While the primary goal of filing bankruptcy is to provide relief from debts, an equally important objective is the protection of all of a debtor’s assets. The Bankruptcy Code does allow for exemptions, which enable an honest debtor to protect assets from seizure and sale by a bankruptcy trustee. These exemptions vary from state to state, so property that may be exempt in one state may not be exempt in another. Additionally, some assets may be entirely exempt, irrespective of value, while other exemptions may be limited by monetary amount. Discussion of assets and how they may be exempted is a fundamental component of any bankruptcy consultation. The failure to identify and exempt assets is almost invariably a flaw in any bankruptcy petition that was filed without the assistance of a competent bankruptcy attorney. This article will address how property that can otherwise be protected may be lost in a bankruptcy case. Even more problematic, a debtor could risk the loss of the discharge of their debts if they fail to properly identify an asset, or the transfer of an asset.
For the sake of this article, we will use a prospective Chapter 7 debtor in Georgia who is filing bankruptcy to eliminate $20,000 in unsecured debt. Among items of personal property and other assets, this debtor has $10,000 in an IRA account. Under Georgia law, these funds are exempt, and the account cannot be liquidated by a Chapter 7 trustee for the benefit of creditors. However, there are ways in which the debtor can forfeit this exemption and lose the IRA funds if she is not careful.
- The easiest way to lose an asset is to fail to disclose it in the bankruptcy schedules. Our firm uses an intake form for potential clients which requests information about various assets, in order to construct a thorough and accurate bankruptcy petition. But if a debtor does not disclose an asset – such as an IRA in this case – then they can lose it in bankruptcy even though there are exemptions available to protect it. Bankruptcy trustees routinely inspect tax returns, bank statements, and other documents regarding a debtor’s financial condition. It is in the process of reviewing such documents that trustees are able to uncover undisclosed financial assets. The IRA could then be liquidated, and the $10,000 would be distributed to unsecured creditors.
- Another way to lose an asset is to change its status prior to the filing of a bankruptcy case. Let’s assume that our chapter 7 debtor meets with a bankruptcy attorney in January, and advises that attorney that she has an IRA. At that time, the bankruptcy attorney lets her know that the funds in the IRA are protected. Several months pass before the debtor actually files her Chapter 7 case in April, and in the interim she cashes out her IRA. The IRA has now lost its exempt status, because it is now simply “money in the bank”. The nature of an asset is evaluated at the time of filing, and not at the time of the consultation, so in this case our debtor would lose the funds liquidated from the IRA unless there were other exemptions available to protect it.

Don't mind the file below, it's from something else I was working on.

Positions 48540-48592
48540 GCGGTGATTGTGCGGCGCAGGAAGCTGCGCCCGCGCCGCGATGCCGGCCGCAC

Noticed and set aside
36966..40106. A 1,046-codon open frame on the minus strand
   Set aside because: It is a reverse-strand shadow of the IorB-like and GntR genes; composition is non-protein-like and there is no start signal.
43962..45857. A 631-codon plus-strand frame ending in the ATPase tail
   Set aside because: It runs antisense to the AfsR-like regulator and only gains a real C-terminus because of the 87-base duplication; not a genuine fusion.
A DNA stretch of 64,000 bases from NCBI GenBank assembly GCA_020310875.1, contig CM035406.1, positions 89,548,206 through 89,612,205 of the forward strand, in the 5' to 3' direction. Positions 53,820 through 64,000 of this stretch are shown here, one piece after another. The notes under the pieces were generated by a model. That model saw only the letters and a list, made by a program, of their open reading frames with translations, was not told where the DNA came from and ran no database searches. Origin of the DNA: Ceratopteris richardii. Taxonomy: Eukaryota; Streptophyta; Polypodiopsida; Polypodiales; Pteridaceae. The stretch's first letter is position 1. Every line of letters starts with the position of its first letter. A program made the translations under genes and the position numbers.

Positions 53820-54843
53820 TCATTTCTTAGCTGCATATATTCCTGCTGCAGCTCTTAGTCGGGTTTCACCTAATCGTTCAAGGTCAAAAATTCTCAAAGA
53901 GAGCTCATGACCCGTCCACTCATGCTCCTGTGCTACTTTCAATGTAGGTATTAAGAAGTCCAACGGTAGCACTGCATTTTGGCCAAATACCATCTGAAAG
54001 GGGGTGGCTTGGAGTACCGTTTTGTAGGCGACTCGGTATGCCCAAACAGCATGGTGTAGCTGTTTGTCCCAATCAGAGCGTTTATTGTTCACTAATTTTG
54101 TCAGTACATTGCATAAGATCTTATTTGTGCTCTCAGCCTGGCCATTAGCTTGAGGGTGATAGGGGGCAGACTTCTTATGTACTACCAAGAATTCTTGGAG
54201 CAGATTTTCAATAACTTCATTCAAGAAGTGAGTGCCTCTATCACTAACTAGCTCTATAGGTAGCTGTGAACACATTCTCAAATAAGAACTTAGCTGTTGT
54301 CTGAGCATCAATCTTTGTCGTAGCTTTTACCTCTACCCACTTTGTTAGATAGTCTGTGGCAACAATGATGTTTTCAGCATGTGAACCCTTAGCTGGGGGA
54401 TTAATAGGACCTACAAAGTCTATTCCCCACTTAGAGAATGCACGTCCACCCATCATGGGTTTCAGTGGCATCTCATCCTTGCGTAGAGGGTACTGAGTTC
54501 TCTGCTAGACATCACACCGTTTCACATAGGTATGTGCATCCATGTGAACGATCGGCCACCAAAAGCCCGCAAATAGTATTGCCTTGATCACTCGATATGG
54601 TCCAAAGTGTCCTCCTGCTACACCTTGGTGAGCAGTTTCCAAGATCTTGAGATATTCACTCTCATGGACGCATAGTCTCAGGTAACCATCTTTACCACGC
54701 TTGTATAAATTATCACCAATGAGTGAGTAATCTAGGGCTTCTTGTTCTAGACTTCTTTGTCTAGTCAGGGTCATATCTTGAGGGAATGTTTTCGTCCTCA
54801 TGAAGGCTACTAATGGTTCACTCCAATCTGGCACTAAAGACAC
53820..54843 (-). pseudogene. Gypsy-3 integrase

- A debtor can also forfeit the exemption of a protected asset by transferring it to a third party. Exemptions can only be applied by a debtor to property owned by the debtor. Once the property is transferred, the Chapter 7 debtor loses the ability to exempt it. So if debtor in this case were to transfer the funds to another individual, the IRA exemption would be lost.[i] Since our debtor no longer had the funds, the Chapter 7 trustee would have the right to sue the person who received the transferred funds so they could be recovered for the benefit of creditors. If the funds cannot be recovered, then the trustee may seek to have the debtor’s discharge revoked. This means that the debtor will not receive relief from the bankruptcy court, and cannot avoid the collection of debts which existed at the time the chapter 7 case was filed.
The easiest way to avoid these pitfalls is to use a bankruptcy attorney when you file a bankruptcy case. However, using attorney will not automatically protect all of your assets. Full and candid disclosure of your assets – whether personal property or real property – is essential to a successful bankruptcy filing. Communicate with your bankruptcy attorney, and always err on the side of caution. Do not assume anything with respect to your assets! Whether you are in the process of filing a bankruptcy case, or are already in a pending case, do not do anything to change your financial condition or transfer your assets without consulting with your bankruptcy attorney to make sure that you won’t risk your protected property.
[i] An IRA cannot be transferred to another individual without losing its tax-exempt status, so this is for illustration only.